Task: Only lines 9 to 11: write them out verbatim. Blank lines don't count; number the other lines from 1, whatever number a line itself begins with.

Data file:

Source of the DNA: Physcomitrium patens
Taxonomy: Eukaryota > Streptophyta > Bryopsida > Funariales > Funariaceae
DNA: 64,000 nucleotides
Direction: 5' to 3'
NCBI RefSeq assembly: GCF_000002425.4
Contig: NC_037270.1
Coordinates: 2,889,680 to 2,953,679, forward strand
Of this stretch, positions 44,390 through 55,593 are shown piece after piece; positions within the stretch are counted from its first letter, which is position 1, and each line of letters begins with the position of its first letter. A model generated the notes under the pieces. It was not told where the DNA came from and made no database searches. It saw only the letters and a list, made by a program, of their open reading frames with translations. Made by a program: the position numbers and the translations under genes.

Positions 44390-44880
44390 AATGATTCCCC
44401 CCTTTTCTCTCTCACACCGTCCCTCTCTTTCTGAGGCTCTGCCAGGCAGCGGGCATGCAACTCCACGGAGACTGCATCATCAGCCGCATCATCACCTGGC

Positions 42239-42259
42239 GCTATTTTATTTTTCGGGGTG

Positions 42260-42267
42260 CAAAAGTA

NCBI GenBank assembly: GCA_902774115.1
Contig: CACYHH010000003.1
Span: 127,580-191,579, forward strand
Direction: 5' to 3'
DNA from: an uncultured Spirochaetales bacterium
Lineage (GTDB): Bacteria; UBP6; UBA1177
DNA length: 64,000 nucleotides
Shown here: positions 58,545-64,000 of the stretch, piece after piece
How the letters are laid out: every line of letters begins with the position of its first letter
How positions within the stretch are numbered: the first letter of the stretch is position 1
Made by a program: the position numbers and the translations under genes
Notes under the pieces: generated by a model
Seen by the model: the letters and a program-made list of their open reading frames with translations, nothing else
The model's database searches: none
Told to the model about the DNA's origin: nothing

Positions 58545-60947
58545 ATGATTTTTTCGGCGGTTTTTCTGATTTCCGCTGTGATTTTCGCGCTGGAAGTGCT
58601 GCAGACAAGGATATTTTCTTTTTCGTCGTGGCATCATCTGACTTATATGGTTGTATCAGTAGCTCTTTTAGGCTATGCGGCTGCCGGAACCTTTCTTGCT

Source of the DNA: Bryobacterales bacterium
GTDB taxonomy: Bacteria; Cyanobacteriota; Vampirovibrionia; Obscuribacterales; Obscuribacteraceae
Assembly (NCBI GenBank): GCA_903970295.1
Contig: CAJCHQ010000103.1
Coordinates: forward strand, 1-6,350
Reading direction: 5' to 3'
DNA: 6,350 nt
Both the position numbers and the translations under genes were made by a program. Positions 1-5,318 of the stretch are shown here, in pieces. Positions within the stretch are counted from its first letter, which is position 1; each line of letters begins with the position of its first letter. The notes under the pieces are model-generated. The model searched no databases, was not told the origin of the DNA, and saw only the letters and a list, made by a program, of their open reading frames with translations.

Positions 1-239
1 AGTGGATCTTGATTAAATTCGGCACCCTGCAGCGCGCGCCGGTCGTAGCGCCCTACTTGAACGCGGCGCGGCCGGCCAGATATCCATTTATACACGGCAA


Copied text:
Positions 44390-44880
44390 AATGATTCCCC
44401 CCTTTTCTCTCTCACACCGTCCCTCTCTTTCTGAGGCTCTGCCAGGCAGCGGGCATGCAACTCCACGGAGACTGCATCATCAGCCGCATCATCACCTGGC